Dublin 0-12 Kerry 0-9: Back in February, Paul Flynn made a daring comment about last season. Despite finishing a distant second to runners-up Donegal in an All-Ireland semi-final, he was adamant about who he felt were the finest outfit in 2014. And he wasn’t talking about Kerry.
“If you look back on the year,” he started, “if you look back on the whole season of last year, we were the best team. We played the best football but we just didn’t win the championship.”
Dublin didn’t play their best football yesterday but they played better than Kerry. That would have been enough to win them an All-Ireland last year and was more than enough to annex it on this occasion. After taking their learnings from Donegal last year, they managed to add more defensive awareness to their game at the same time playing the most aesthetically-pleasing football.
Yesterday’s victory will please them because they had to reach low for it. So low they almost shot themselves in the foot in the second half when they amassed 10 wides and saw Brian Fenton strike a post and Bernard Brogan mishit another goal chance. Kerry only lasted as long as they did because of such let-offs.
For Dublin, despite the best efforts of an inspired substitute Darran O’Sullivan, were by far the superior outfit. Fenton grew in stature and outperformed David Moran who had been the bookies’ favourite for player of the year prior to throw-in.
Flynn rose to the occasion when Dublin needed him most. Ciarán Kilkenny was the safest pair of hands when so many around him were slipping and sliding. In defence, Philly McMahon and Cian O’Sullivan were composure personified.
That nobody came away from this game with at least a couple of errors to their name will hardly sully Dublin’s triumph. That it has already been forgotten as a game of football won’t matter either. Questions had been asked of them and they were answered so competently.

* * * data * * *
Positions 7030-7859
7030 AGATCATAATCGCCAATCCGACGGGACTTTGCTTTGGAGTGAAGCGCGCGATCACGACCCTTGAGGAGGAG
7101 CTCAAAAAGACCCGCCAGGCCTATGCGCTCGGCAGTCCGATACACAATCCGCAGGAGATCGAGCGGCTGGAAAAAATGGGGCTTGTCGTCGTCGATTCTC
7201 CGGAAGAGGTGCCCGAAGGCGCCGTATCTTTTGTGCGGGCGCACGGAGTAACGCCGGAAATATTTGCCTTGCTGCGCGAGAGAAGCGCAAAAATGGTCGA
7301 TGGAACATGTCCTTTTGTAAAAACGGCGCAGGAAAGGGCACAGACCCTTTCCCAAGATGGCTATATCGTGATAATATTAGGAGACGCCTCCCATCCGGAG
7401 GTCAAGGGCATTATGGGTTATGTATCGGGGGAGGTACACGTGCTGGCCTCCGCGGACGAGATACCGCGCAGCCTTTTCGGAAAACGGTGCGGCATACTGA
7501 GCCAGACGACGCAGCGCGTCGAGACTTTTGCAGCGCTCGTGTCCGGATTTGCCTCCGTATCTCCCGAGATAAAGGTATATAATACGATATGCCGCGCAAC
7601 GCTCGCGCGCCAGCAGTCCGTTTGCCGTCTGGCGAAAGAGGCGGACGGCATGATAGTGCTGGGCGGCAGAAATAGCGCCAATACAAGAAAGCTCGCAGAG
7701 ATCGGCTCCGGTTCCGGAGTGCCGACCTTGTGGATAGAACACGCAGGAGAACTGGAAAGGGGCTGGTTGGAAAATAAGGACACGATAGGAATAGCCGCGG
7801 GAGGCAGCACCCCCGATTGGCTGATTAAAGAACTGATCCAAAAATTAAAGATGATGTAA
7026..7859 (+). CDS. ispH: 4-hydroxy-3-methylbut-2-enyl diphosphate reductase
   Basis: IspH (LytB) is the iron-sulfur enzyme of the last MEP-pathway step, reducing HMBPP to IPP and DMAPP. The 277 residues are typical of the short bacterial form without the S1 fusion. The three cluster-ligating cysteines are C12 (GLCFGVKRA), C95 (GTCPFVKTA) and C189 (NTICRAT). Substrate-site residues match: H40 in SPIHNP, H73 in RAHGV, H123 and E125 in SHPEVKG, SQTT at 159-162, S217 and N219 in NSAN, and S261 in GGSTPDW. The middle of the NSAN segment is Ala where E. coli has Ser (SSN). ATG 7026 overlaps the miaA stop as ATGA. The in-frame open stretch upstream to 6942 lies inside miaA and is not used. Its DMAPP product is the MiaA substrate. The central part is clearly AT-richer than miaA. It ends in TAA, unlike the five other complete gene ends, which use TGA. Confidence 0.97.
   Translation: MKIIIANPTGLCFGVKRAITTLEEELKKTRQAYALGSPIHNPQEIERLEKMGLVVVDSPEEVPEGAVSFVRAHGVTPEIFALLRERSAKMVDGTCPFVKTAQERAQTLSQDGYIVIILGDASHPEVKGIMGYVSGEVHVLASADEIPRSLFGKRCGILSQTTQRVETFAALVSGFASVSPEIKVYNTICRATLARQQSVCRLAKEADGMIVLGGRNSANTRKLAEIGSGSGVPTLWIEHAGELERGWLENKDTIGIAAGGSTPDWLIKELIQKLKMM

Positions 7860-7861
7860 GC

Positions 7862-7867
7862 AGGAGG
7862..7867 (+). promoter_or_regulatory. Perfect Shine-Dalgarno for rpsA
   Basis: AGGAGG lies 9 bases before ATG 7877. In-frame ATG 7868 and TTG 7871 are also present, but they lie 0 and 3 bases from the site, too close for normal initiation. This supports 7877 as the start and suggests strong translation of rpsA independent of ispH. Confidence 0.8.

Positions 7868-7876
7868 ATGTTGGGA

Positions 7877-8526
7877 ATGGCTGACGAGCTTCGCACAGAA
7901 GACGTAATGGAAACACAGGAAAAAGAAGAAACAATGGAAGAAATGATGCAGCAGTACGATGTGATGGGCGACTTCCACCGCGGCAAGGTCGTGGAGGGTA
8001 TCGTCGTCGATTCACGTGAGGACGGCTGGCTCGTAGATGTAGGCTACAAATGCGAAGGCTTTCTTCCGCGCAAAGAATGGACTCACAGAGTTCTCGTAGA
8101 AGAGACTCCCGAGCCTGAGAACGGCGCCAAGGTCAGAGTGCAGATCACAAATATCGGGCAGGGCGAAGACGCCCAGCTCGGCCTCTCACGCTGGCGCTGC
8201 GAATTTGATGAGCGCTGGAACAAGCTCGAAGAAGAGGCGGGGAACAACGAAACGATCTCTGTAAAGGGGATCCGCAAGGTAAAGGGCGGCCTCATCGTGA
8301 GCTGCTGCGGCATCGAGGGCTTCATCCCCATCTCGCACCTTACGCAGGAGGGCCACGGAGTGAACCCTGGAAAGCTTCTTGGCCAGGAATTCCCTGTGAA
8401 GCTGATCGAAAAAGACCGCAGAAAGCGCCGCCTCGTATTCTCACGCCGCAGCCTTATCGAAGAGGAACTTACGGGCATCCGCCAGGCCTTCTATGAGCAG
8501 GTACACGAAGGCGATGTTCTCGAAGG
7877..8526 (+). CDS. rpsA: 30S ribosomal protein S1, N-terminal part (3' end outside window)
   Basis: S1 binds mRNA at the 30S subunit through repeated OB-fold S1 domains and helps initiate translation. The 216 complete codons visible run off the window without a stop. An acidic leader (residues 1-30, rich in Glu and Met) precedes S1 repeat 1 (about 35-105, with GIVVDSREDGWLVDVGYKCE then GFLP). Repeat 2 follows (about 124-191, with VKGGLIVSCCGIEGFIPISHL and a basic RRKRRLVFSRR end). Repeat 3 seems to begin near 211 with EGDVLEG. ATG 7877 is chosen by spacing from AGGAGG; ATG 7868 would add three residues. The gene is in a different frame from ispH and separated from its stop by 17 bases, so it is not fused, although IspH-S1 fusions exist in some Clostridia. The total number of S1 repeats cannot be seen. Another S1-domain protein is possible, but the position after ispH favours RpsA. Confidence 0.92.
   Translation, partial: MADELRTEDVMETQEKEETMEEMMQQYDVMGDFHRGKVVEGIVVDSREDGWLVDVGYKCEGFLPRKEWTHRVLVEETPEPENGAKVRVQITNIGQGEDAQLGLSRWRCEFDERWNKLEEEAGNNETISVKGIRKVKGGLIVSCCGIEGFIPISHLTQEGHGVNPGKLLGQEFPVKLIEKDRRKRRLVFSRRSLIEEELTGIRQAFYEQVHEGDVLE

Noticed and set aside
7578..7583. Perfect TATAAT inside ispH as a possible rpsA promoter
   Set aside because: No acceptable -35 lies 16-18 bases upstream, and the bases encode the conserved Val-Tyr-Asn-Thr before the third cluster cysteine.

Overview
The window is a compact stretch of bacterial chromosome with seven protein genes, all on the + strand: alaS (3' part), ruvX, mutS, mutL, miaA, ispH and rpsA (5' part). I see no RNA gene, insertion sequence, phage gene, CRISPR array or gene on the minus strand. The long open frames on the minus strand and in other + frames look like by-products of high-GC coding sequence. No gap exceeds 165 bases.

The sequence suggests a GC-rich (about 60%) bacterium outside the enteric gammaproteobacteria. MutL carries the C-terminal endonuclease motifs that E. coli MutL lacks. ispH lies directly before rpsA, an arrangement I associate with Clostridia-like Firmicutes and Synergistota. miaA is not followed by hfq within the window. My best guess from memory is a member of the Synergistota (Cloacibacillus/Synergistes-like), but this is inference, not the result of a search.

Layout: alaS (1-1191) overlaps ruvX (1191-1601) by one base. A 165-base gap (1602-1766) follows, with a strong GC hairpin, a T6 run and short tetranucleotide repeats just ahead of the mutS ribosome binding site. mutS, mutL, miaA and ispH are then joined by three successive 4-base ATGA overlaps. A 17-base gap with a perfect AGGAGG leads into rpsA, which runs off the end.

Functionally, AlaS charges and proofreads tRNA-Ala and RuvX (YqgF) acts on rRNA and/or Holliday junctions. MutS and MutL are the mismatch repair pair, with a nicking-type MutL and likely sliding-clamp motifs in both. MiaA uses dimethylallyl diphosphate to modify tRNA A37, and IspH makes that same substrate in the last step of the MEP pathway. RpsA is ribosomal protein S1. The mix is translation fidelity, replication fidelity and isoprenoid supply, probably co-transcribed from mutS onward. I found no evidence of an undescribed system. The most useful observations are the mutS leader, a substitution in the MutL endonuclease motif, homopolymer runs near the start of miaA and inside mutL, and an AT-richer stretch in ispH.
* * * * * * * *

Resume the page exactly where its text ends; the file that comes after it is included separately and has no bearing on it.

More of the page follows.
Kerry could question why Kieran Donaghy wasn’t awarded a free and a penalty in the latter stages but as Eamonn Fitzmaurice noted afterwards, to have taken something from this game when they were so poor would have been “daylight robbery”.
“We were barely hanging in there and any time we got close to them, they pulled away. They missed a couple of goal chances but we didn’t really threaten them at all. Our lads never gave up but it would have been daylight robbery had we got out of it with a draw.”
Kerry handed Dublin the foothold in the first half. Yet they were ahead at one stage having gone down two points to no score early and were level in the 26th minute. But so consumed were the reigning champions with the danger of being caught on the hop by a faster Dublin side, they committed so few numbers to their attacks. It was with relative ease that McMahon and Jonny Cooper broke them down.
Dublin’s defence was disciplined, conceding no scorable free in that period, but then that was hardly surprising when they outnumbered the Kerry assaults most of the time. There was none of the dissent seen in the Mayo games either.